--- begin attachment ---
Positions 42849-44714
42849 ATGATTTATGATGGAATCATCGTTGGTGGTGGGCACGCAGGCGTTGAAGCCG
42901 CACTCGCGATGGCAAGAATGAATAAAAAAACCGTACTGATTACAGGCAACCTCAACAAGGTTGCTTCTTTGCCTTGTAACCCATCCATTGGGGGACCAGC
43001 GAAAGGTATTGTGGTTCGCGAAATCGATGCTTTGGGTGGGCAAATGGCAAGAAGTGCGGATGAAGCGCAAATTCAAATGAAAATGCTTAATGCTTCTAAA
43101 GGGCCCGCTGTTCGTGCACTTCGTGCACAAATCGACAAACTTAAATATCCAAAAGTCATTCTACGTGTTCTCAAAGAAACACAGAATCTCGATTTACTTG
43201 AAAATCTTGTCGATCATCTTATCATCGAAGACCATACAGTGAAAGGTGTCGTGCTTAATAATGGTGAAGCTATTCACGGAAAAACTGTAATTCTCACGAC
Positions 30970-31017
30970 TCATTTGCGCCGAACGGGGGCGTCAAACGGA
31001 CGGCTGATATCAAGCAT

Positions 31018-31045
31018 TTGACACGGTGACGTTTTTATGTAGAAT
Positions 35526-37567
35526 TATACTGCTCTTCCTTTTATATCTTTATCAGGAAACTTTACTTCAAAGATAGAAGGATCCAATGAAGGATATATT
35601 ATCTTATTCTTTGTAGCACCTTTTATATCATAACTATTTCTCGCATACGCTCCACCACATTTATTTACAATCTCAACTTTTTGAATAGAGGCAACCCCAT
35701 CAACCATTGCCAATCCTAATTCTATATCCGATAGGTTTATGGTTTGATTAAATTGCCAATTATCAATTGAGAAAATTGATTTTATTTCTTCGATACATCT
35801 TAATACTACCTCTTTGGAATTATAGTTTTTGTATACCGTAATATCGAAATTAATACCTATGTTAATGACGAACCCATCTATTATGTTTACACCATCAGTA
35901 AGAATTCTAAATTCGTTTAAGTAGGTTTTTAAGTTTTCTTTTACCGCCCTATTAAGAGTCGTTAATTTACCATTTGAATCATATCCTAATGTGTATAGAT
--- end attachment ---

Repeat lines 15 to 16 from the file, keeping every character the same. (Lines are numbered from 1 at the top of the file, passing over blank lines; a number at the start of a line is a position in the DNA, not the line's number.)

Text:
35701 CAACCATTGCCAATCCTAATTCTATATCCGATAGGTTTATGGTTTGATTAAATTGCCAATTATCAATTGAGAAAATTGATTTTATTTCTTCGATACATCT
35801 TAATACTACCTCTTTGGAATTATAGTTTTTGTATACCGTAATATCGAAATTAATACCTATGTTAATGACGAACCCATCTATTATGTTTACACCATCAGTA